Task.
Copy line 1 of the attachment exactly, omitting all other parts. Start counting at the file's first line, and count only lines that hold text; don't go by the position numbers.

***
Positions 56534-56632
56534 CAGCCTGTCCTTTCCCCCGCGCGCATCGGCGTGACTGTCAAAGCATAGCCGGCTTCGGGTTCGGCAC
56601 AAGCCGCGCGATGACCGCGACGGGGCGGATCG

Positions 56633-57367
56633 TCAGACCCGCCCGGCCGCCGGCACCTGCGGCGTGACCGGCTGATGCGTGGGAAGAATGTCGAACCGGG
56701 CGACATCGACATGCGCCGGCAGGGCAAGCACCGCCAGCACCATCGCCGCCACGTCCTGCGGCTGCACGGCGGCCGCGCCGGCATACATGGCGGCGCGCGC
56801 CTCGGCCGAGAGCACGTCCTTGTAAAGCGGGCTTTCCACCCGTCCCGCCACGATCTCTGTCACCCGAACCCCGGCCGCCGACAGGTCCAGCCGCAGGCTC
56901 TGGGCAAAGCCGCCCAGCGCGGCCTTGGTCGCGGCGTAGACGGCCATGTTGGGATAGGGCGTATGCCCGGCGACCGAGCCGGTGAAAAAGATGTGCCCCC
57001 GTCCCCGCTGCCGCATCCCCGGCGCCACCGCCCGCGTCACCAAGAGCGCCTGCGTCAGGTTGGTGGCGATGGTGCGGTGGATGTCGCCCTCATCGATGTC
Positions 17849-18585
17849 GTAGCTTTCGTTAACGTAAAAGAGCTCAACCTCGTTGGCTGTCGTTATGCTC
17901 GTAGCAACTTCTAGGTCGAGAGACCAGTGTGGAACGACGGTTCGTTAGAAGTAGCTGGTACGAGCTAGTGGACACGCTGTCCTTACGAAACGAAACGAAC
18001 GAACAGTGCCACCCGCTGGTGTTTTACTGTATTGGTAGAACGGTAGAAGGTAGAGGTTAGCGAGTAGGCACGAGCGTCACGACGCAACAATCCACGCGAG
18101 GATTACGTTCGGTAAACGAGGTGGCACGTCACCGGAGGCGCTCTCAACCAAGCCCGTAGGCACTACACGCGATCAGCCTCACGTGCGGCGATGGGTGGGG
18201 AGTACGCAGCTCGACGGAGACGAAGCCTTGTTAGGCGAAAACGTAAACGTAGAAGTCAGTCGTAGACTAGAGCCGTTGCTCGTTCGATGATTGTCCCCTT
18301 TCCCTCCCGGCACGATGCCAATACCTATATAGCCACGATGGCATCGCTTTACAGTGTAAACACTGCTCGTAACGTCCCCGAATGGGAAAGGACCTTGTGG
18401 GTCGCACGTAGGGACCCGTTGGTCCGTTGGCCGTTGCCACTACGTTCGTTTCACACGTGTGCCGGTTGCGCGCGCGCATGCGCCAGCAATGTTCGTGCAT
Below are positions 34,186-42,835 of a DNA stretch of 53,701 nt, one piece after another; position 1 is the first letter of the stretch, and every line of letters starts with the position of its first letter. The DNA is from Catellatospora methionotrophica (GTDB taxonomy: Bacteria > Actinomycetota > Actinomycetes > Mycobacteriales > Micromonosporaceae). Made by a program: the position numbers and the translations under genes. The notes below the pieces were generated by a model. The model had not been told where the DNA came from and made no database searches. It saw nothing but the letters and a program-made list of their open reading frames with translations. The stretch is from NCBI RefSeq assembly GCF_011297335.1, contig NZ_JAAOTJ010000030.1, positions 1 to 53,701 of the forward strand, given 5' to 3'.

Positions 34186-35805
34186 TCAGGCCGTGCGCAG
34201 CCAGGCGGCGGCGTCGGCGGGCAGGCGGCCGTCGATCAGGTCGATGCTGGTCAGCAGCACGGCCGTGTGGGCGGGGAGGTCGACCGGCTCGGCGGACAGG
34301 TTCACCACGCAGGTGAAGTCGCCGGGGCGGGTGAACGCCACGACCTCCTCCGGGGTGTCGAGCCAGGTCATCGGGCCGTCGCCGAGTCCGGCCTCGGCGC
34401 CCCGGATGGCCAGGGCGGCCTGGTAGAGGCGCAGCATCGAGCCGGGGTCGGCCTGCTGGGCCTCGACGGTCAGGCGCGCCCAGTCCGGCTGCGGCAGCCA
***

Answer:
Positions 56534-56632